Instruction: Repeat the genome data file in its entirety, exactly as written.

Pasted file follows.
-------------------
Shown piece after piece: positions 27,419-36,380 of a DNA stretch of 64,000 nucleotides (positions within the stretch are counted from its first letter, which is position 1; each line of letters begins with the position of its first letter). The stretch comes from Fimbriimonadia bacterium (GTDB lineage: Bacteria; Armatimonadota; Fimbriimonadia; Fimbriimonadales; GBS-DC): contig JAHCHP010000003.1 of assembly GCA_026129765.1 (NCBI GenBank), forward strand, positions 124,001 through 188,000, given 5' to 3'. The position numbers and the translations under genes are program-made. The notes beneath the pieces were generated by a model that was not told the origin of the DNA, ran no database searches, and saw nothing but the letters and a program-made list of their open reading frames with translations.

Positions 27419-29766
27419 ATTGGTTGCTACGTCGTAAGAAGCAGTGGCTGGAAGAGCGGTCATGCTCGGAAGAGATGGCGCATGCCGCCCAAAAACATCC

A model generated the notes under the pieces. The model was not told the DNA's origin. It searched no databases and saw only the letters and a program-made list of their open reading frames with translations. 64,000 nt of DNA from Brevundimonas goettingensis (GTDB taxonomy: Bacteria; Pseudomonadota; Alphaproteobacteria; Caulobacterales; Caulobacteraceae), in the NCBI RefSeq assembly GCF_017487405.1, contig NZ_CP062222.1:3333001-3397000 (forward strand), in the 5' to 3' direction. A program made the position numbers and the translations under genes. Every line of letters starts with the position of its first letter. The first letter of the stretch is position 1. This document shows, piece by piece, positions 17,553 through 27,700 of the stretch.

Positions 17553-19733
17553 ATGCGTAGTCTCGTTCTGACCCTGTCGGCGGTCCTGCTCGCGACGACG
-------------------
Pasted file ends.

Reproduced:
Shown piece after piece: positions 27,419-36,380 of a DNA stretch of 64,000 nucleotides (positions within the stretch are counted from its first letter, which is position 1; each line of letters begins with the position of its first letter). The stretch comes from Fimbriimonadia bacterium (GTDB lineage: Bacteria; Armatimonadota; Fimbriimonadia; Fimbriimonadales; GBS-DC): contig JAHCHP010000003.1 of assembly GCA_026129765.1 (NCBI GenBank), forward strand, positions 124,001 through 188,000, given 5' to 3'. The position numbers and the translations under genes are program-made. The notes beneath the pieces were generated by a model that was not told the origin of the DNA, ran no database searches, and saw nothing but the letters and a program-made list of their open reading frames with translations.

Positions 27419-29766
27419 ATTGGTTGCTACGTCGTAAGAAGCAGTGGCTGGAAGAGCGGTCATGCTCGGAAGAGATGGCGCATGCCGCCCAAAAACATCC

A model generated the notes under the pieces. The model was not told the DNA's origin. It searched no databases and saw only the letters and a program-made list of their open reading frames with translations. 64,000 nt of DNA from Brevundimonas goettingensis (GTDB taxonomy: Bacteria; Pseudomonadota; Alphaproteobacteria; Caulobacterales; Caulobacteraceae), in the NCBI RefSeq assembly GCF_017487405.1, contig NZ_CP062222.1:3333001-3397000 (forward strand), in the 5' to 3' direction. A program made the position numbers and the translations under genes. Every line of letters starts with the position of its first letter. The first letter of the stretch is position 1. This document shows, piece by piece, positions 17,553 through 27,700 of the stretch.

Positions 17553-19733
17553 ATGCGTAGTCTCGTTCTGACCCTGTCGGCGGTCCTGCTCGCGACGACG